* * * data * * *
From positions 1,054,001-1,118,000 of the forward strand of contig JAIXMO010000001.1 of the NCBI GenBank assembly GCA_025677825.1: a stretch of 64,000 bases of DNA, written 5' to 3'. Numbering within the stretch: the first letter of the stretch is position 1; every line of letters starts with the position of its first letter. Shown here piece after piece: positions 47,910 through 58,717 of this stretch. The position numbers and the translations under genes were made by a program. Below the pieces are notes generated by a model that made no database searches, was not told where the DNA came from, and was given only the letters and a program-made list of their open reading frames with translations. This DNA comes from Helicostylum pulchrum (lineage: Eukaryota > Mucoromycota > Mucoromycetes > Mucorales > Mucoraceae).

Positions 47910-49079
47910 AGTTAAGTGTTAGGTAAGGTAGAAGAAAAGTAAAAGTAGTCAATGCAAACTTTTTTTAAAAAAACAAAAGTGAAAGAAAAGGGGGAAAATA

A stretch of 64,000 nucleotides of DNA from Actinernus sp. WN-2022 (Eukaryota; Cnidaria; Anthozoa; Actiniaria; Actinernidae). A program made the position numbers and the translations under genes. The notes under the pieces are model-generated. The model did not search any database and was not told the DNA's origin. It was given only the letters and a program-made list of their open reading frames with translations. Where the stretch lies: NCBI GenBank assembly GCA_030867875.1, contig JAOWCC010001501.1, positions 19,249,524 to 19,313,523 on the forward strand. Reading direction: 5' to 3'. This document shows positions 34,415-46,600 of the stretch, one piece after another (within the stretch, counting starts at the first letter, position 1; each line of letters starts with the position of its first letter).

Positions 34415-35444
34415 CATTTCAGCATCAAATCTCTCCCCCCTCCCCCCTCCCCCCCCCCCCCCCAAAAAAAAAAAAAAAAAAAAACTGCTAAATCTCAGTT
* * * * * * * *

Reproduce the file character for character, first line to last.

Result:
From positions 1,054,001-1,118,000 of the forward strand of contig JAIXMO010000001.1 of the NCBI GenBank assembly GCA_025677825.1: a stretch of 64,000 bases of DNA, written 5' to 3'. Numbering within the stretch: the first letter of the stretch is position 1; every line of letters starts with the position of its first letter. Shown here piece after piece: positions 47,910 through 58,717 of this stretch. The position numbers and the translations under genes were made by a program. Below the pieces are notes generated by a model that made no database searches, was not told where the DNA came from, and was given only the letters and a program-made list of their open reading frames with translations. This DNA comes from Helicostylum pulchrum (lineage: Eukaryota > Mucoromycota > Mucoromycetes > Mucorales > Mucoraceae).

Positions 47910-49079
47910 AGTTAAGTGTTAGGTAAGGTAGAAGAAAAGTAAAAGTAGTCAATGCAAACTTTTTTTAAAAAAACAAAAGTGAAAGAAAAGGGGGAAAATA

A stretch of 64,000 nucleotides of DNA from Actinernus sp. WN-2022 (Eukaryota; Cnidaria; Anthozoa; Actiniaria; Actinernidae). A program made the position numbers and the translations under genes. The notes under the pieces are model-generated. The model did not search any database and was not told the DNA's origin. It was given only the letters and a program-made list of their open reading frames with translations. Where the stretch lies: NCBI GenBank assembly GCA_030867875.1, contig JAOWCC010001501.1, positions 19,249,524 to 19,313,523 on the forward strand. Reading direction: 5' to 3'. This document shows positions 34,415-46,600 of the stretch, one piece after another (within the stretch, counting starts at the first letter, position 1; each line of letters starts with the position of its first letter).

Positions 34415-35444
34415 CATTTCAGCATCAAATCTCTCCCCCCTCCCCCCTCCCCCCCCCCCCCCCAAAAAAAAAAAAAAAAAAAAACTGCTAAATCTCAGTT